Changing microbial epidemiology in hematopoietic stem cell transplant recipients: increasing resistance over a 9-year period.

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Changing microbial epidemiology in hematopoietic stem cell transplant recipients: increasing resistance over a 9-year period.

Transpl Infect Dis. 2014 Dec;16(6):887-96

Authors: Macesic N, Morrissey CO, Cheng AC, Spencer A, Peleg AY

Abstract
UNLABELLED: Infections remain important contributors to mortality in hematopoietic stem cell transplantation (HSCT).
METHOD: We studied the evolving epidemiology and trends in susceptibility of bacterial and Candida isolates at an Australian HSCT center. A total of 528 HSCTs in 508 patients were performed from April 2001 to May 2010. A total of 605 isolates were eligible for study inclusion; 318 (53%) were gram-positive, 268 (44%) were gram-negative, and 19 (3%) were Candida species.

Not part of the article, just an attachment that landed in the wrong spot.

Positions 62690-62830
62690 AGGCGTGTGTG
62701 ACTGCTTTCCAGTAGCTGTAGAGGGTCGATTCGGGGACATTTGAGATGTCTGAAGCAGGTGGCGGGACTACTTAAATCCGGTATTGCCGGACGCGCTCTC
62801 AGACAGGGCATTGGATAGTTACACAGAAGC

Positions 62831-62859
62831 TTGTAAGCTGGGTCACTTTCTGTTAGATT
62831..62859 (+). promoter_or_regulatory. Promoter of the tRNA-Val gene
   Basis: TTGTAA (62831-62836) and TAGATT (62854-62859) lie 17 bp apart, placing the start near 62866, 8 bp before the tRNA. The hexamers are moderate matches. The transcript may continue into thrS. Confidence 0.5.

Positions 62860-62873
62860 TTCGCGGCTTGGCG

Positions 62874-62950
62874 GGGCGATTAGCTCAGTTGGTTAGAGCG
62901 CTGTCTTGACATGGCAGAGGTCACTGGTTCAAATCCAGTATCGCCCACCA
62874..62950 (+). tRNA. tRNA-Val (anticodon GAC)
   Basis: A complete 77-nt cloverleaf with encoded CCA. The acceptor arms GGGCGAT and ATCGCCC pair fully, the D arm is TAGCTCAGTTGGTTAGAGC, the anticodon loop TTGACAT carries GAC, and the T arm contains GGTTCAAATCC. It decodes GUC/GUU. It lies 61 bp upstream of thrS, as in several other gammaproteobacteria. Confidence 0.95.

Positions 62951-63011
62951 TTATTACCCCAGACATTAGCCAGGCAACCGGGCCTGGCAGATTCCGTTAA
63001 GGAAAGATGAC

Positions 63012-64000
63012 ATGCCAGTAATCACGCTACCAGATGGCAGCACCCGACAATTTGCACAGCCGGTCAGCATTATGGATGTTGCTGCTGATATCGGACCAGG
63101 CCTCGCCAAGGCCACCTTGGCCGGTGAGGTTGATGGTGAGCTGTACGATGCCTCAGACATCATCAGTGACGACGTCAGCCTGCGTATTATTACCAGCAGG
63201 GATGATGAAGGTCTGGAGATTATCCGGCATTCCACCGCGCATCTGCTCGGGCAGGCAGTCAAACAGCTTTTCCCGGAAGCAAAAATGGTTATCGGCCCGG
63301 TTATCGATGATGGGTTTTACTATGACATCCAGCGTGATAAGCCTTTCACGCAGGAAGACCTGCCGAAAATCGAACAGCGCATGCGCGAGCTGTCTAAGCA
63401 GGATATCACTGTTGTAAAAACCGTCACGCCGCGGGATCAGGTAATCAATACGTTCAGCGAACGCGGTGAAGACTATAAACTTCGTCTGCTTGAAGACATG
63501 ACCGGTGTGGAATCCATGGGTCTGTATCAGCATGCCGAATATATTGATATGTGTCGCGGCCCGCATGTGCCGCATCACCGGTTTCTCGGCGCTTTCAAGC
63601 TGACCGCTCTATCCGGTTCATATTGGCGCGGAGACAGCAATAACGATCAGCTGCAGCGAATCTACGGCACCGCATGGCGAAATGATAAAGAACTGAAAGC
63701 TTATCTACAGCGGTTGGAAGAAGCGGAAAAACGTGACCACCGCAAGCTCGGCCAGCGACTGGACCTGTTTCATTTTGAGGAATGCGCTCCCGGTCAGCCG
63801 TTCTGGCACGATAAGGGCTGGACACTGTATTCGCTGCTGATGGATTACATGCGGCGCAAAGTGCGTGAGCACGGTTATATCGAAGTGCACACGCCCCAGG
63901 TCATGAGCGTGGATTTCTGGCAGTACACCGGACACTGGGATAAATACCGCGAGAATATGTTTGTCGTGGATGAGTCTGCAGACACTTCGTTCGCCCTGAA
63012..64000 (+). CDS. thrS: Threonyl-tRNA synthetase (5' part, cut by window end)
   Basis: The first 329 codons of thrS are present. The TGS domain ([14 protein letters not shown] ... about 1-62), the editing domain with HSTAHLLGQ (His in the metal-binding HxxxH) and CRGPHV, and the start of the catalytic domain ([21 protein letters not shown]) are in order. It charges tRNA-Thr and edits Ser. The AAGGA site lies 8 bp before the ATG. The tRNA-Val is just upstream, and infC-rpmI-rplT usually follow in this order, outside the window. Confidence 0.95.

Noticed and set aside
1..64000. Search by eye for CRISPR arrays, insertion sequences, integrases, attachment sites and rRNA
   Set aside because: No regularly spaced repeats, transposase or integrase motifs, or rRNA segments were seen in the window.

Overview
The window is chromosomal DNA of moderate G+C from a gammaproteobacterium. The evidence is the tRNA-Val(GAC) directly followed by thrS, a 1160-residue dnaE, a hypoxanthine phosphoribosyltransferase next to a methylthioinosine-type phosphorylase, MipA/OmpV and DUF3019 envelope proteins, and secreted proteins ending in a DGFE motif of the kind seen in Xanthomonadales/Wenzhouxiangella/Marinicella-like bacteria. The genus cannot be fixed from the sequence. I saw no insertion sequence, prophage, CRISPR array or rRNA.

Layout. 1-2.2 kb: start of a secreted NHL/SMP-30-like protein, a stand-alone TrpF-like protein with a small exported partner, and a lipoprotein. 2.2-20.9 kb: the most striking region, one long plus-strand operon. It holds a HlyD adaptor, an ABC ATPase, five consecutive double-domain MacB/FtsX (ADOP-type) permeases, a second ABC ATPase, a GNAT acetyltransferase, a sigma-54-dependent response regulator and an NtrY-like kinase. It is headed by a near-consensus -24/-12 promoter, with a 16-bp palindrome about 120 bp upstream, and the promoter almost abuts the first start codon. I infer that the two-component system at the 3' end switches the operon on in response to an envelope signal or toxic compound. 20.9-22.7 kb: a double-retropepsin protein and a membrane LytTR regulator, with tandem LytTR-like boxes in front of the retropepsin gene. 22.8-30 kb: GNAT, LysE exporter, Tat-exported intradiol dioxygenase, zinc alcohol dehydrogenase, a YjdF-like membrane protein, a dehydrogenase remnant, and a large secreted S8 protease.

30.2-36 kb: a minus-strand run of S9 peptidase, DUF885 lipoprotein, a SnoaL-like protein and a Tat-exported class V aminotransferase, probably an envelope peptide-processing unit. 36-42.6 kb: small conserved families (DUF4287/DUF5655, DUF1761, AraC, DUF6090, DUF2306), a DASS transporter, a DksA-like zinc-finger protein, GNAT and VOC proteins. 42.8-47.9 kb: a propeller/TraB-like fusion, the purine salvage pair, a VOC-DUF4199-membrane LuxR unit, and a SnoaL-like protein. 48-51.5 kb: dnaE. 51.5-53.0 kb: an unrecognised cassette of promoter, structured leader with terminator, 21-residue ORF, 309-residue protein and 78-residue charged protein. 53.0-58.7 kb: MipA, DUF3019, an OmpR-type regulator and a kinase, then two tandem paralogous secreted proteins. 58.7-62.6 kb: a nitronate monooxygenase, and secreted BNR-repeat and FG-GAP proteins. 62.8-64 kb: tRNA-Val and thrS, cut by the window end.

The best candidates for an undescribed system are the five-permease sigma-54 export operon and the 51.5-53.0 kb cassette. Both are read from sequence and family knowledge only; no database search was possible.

RESULTS: The most common site for isolates was blood (380 isolates, 63%). Staphylococcus aureus was the most common gram-positive organism (n = 107, 34%), but trends to increasing coagulase-negative staphylococci (P = 0.002) and vancomycin-resistant Enterococcus (P < 0.001) were observed. Escherichia coli was the most common gram-negative isolate (n = 74, 28%). Fluoroquinolone resistance increased with widespread use of protocol fluoroquinolone prophylaxis (P = 0.001). Carbapenem resistance was found in 44% of Pseudomonas or Acinetobacter isolates. Bloodstream infection with a multidrug-resistant organism (odds ratio 3.61, 95% confidence interval: 1.40-9.32, P = 0.008) was an independent predictor of mortality at 7 days after a positive blood culture.
CONCLUSIONS: Antimicrobial resistance is an increasing problem in this vulnerable patient population, and not only has an impact on choice of empiric therapy for febrile neutropenia but also on mortality.

PMID: 25298044 [PubMed - indexed for MEDLINE]